Grand Teton mountains at sunset

One state in particular offers both natural beauty and extremely low taxes. Image source: Getty Images.

Sometimes it seems that everything we do is taxed. If we're not paying taxes to the federal government, we're paying taxes to the state, county, or city. And while it's natural to think that lower taxes are always better, we can't forget that taxes generally go toward important projects like building highways and funding public schools.

Some states are quite efficient in their use of taxes, charging residents relatively little yet managing to provide high-quality services. Other states, alas, charge high taxes yet offer a rather poor level of services. Ideally, a state should charge low taxes yet offer a decent level of services to its residents.

You'll find a sampling of states below that offer either extremely low tax burdens or low to moderate taxes combined with a high relative level of services. They're presented in no particular order, as your own priorities will determine which state has the best "deal" for you.

String Lake's glassy surface reflects the surrounding evergreens and mountains, along with the clear blue sky

String Lake, Wyoming. Image source: Getty Images.


Year after year, Wyoming tops the list of low-tax states in various surveys. Wyoming charges no income tax to residents -- not even corporations. Its effective property tax rate of 0.61% is the seventh-lowest in the nation, and average sales and excise taxes are a relatively low 4.65%. And despite these low tax rates, Wyoming does a pretty good job in providing services: Wallet Hub's latest study on taxpayer ROI ranked the state 17th in the nation for quality of services.

Mendenhall Glacier viewpoint with fireweed in bloom outside Juneau, Alaska

Mendenhall Glacier viewpoint outside Juneau, Alaska. Image source: Getty Images.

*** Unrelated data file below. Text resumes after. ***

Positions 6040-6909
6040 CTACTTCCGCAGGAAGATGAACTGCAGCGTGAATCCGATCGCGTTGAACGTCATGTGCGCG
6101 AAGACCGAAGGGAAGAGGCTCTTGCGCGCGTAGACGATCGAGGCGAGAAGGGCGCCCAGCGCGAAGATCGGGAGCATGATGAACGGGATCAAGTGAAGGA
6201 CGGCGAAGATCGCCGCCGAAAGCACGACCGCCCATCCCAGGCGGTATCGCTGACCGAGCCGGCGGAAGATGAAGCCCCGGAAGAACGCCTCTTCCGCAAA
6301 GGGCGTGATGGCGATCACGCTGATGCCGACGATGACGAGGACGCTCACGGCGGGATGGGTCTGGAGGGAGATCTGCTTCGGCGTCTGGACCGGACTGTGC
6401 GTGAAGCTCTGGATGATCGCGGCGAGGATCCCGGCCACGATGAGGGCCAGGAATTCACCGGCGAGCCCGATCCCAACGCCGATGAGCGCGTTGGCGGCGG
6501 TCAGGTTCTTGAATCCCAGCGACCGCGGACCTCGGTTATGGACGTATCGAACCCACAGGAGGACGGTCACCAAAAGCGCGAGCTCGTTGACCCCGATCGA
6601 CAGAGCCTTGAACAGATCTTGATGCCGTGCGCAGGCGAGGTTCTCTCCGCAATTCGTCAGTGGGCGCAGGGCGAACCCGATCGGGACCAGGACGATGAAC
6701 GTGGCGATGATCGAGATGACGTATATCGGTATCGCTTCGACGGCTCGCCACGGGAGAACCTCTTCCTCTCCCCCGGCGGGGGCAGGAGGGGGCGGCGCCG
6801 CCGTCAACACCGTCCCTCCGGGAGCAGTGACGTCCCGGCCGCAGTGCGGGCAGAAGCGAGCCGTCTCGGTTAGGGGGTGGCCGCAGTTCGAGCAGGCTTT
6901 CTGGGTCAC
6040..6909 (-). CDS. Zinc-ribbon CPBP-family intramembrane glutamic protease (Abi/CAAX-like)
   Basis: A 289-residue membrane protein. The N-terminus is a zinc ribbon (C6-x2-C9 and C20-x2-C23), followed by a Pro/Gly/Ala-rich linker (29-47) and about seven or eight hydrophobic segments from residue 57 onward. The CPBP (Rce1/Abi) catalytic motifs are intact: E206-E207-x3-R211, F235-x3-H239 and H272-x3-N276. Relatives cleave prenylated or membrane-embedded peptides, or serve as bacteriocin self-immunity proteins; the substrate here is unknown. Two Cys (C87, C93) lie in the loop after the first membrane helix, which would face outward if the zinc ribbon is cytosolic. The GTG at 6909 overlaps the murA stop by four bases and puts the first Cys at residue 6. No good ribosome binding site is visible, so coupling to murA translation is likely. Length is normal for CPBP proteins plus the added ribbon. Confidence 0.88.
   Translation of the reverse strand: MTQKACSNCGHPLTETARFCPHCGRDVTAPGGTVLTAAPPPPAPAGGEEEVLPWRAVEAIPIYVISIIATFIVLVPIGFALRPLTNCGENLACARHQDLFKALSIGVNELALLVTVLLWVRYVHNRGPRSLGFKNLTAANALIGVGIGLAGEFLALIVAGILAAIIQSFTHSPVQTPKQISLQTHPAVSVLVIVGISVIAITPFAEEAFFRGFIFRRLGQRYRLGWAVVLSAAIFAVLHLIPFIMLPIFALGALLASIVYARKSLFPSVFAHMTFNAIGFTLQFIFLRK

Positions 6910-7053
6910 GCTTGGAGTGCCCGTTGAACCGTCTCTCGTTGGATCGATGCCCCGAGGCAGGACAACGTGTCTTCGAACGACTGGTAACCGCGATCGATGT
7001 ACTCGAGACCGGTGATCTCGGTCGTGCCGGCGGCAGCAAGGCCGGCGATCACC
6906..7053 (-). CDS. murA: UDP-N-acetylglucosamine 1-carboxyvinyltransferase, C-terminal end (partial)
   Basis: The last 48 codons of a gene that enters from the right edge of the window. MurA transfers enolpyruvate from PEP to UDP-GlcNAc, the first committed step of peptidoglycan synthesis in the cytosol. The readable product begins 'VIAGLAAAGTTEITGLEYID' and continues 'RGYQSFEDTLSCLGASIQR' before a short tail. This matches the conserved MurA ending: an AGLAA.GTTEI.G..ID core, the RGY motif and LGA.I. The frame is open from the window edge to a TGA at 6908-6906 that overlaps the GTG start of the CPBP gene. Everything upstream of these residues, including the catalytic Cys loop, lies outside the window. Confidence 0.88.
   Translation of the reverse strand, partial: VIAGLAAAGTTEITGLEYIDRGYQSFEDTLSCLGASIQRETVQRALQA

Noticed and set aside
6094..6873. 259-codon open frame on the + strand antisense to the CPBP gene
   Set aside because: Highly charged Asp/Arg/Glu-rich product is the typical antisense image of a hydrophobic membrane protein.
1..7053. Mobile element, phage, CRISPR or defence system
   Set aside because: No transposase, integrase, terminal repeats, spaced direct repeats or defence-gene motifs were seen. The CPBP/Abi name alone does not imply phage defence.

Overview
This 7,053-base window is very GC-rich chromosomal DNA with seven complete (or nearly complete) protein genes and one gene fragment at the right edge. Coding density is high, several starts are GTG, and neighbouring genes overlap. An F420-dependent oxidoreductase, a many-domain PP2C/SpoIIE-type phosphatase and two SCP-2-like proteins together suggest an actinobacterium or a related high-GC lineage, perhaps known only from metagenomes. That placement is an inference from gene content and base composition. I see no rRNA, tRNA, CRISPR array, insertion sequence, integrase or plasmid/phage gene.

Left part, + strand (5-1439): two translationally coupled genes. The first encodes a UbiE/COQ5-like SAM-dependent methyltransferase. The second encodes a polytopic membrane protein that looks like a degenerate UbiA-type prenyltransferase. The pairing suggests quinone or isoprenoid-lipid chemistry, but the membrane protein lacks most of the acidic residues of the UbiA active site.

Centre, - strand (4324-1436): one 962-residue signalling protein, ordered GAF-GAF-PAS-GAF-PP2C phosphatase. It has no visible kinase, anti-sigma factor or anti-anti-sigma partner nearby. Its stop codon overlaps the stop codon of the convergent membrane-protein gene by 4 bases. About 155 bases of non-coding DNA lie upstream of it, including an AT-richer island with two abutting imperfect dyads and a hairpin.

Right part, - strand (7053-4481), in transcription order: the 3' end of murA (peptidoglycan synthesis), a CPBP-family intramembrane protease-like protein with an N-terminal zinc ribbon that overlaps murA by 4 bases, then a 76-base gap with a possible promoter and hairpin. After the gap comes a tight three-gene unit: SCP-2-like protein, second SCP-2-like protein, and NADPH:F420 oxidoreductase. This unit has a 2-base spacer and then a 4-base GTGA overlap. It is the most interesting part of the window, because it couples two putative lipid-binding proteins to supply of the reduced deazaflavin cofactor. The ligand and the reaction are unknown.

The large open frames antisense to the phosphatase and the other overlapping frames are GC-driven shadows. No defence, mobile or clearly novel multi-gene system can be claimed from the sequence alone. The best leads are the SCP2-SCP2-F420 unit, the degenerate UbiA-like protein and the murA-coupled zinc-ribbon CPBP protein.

Alaska may be the only state in the union to actually pay its residents to live there. The Permanent Fund Dividend distributes an annual payment to each legal resident of the state; in 2016, Alaskan residents received $1,022 each. There is no state income tax, and the average sales and excise tax rate is a measly 1.65%. And the effective property tax rate is 1.18%, putting it in the middle of the pack compared to other states. However, Alaska received the lowest overall scores for quality of services in the entire nation. Think on that before saying, "Yukon ho!"

The unique rock formations of Badlands National Park

Badlands National park in South Dakota. Image source: 

South Dakota

South Dakota charges no state income tax, and its sales tax rates are fairly low. However, there's a catch: Unlike most states, South Dakota applies sales tax to food and nonprescription drugs. As a result, its effective sales and excise tax rate is a somewhat high 5.37%. The effective property tax rate is 1.32%, which is a bit on the high side (the 16th-highest property tax rate in the nation). On the other hand, South Dakota also ranked 16th in quality of services. In fact, it's No. 1 in infrastructure and pollution services (which includes factors like quality of roads, average commute time, and water and air quality) and No. 2 in health services. The combination makes South Dakota a great choice for high-income taxpayers.